Rabbi Leder's Shabbat Message: June 5, 2020
Consider the ancient Latin proverb “Homo hominis lupus—man is a wolf to men.” The wolf is meant to invoke something predatory and without a conscience. Centuries later Freud asked rhetorically of that same proverb: “Who, in the face of all his experience of life and of history, will have the courage to dispute this assertion?” Two thousand years ago the Talmud claimed, “Without government and law, people would swallow each other alive.” Seeing a cop in Minneapolis snuff out human life as if stepping on a bug or watching opportunistic extremists in the aftermath prey on the innocent as if two wrongs make a right, it’s hard to argue against that damning proverb.
But there is a different view about human nature. On that other side is much of the Bible, Plato, Aristotle, Buddha, Aquinas, Dewey, Gandhi, Anne Frank, and so many others who believed that people are basically good and kind. Consider the selfless doctors and nurses during this pandemic or the powerful, honest, strident, peaceful, hope-filled protests in the aftermath of George Floyd’s murder and it’s hard to argue with any of them either.
We live both in the fictional world of Hollywood and Instagram and the real world of political posturing. Both spheres perpetuate a false dichotomy as old as humankind, positing good versus evil, us versus them. If only things were that simple. “The line between good and evil,” said the Soviet-era dissident Aleksandr Solzhenitsyn (who survived the gulag by eating rats and knew a good deal more than most of us about evil), “is not a line that separates us from them. It is a line that runs down the center of each of us.”
Why at times do I watch the news for hours, weeping inside for our nation, but at other times avoid it, preferring to bury my head in the sand instead? Because like all of us for whom empathy comes and goes, there are moments of light, many of them, when I can feel so keenly the suffering of others, and other moments when I am in a dark too dark to see and can think only of myself.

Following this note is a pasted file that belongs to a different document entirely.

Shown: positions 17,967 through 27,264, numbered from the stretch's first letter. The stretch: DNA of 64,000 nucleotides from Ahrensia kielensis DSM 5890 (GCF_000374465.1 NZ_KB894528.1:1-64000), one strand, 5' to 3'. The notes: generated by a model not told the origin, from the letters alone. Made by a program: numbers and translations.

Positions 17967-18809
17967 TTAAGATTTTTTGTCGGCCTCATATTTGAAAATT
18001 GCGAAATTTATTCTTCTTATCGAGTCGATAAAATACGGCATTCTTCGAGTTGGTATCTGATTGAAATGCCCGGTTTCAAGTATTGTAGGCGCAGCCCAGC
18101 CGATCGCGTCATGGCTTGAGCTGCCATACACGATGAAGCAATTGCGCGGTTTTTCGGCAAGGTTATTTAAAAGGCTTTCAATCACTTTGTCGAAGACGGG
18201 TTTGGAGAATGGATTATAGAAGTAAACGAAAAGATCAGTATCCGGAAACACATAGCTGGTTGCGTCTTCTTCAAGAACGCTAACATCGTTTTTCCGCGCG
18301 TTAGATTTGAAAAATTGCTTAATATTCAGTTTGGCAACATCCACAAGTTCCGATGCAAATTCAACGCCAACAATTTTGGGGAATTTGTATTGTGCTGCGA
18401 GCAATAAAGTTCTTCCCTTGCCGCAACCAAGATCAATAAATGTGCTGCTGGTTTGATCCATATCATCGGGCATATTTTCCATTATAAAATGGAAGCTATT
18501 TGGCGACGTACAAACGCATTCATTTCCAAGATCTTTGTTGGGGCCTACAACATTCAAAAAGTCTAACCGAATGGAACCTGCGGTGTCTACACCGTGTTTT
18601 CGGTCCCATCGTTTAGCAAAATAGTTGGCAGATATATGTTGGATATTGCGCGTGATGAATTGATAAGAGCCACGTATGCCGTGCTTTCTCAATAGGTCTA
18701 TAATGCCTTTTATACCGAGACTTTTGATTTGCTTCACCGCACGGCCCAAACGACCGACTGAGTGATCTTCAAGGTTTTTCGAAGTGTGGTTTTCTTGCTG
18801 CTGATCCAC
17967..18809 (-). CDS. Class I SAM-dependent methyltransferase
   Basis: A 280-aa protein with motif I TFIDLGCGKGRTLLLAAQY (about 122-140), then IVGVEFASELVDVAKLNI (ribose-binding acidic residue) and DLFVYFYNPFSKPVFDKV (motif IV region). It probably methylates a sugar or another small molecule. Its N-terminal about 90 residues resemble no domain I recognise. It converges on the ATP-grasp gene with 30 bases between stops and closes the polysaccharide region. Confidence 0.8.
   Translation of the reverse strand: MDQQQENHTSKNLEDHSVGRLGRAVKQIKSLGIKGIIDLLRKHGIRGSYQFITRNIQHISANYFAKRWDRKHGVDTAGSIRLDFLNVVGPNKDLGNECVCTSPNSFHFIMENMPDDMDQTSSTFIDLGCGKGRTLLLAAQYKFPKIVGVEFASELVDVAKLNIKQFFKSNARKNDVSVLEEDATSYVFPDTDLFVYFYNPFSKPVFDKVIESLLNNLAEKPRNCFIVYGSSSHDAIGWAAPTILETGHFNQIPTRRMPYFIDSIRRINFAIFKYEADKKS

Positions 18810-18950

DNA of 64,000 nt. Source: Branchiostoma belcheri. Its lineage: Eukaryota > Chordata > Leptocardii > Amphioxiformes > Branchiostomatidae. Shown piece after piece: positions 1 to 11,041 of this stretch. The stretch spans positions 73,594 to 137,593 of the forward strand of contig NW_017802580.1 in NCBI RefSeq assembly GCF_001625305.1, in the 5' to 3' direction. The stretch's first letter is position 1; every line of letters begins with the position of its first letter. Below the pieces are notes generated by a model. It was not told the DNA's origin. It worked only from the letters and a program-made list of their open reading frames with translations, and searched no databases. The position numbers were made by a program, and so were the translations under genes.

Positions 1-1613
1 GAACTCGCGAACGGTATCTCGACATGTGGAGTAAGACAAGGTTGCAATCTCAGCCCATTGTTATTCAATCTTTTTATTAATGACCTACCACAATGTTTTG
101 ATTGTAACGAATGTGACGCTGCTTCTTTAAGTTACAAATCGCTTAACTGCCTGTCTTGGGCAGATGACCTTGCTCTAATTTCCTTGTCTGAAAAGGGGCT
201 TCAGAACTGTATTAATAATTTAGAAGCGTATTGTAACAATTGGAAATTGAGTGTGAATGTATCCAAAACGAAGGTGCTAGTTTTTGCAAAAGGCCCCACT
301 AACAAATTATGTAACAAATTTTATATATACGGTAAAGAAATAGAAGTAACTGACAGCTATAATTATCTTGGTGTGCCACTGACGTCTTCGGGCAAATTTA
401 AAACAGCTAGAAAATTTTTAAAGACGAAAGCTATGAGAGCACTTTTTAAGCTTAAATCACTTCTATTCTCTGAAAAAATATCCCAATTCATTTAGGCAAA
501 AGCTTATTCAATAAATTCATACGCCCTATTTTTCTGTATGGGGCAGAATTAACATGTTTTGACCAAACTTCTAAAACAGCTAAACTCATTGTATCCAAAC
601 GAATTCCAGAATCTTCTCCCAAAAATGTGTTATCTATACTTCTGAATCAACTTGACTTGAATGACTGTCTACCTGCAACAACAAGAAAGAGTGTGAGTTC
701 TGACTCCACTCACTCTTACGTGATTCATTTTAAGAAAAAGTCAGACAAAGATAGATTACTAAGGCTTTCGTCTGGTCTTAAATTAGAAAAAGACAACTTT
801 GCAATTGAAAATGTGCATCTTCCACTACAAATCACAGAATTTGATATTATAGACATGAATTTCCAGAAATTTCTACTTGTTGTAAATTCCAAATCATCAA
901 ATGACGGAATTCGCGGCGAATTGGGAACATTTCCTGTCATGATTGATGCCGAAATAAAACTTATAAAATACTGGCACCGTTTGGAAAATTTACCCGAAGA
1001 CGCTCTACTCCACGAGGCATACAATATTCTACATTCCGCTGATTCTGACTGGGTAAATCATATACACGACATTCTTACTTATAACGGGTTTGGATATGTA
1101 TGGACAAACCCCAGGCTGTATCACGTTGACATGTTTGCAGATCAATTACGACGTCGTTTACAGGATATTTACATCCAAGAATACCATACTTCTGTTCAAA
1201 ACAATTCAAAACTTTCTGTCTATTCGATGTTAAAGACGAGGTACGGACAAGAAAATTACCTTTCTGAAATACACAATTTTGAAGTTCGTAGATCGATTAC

The ancient rabbis in their imaginings about the Ten Plagues in the Bible ask how dark was the darkness described in the ninth plague. They answer that it was so dark the Hebrews and the Egyptians could not see the humanity in each other. When that police officer in Flint, Michigan took off his helmet and asked the protestors, “What do you want?” they answered “Walk with us,” and he did. In that instant, the protest changed from confrontation to solidarity because each side stepped into the light and saw the humanity in the other.
This week’s Torah portion begins with the words, “Lift up your heads!” This is the moment for us all to pull our heads out of the sand; to look, to see, to really, truly see the other, and then, to act. If you have not looked deeply within yourself and asked how you can address your own prejudices, even those you hide from everyone, take that unflinching look now. If you have never been a part of our work with our sister church Faithful Central Bible Church in Inglewood, you should be. If you were not planning on being a part of our Shabbat service tonight at 6:00 p.m. when I will be in conversation with Bishop Kenneth Ulmer of that beautiful, soulful church, change your plans and join us (click here to watch). If you have not signed up to volunteer at the Karsh Center to help our city’s most vulnerable, the overwhelming majority of whom are people of color, you should. If you have not spoken up when witness to a racist slur or behavior, you must. If you have not supported an organization that advances the cause of racial justice and equality you should. Hear the Torah’s mandate, lift up your head, and do something!
Schopenhuare asked this question. How is it that an individual can respond to the pain and suffering of another as though it were his own pain and suffering? How is it that an individual can forget his own safety and fly to the help of another at the risk of his own life? Schopenhauer’s answer is, this emotion of compassion is the experience of a truth that you and that other are one. That the experience of separateness is secondary; that when we help another human being, when we affirm the oneness of us all, that is when we are closest to God. The first law of biology is self-protection. The first law of the spirit is compassion.
There is no guarantee in America that we will live together in peace. It is surely not enough simply to be anti-racist. It is not enough to be against something. We must be for something. The fuel of compassion is commitment; showing up for each other when sorrow comes, celebrating joy in the morning. We must sing together. We must eat together. We must weep, laugh, and pray together. We must march together and mostly, lift up our heads and really see each other.
Love and Shabbat shalom,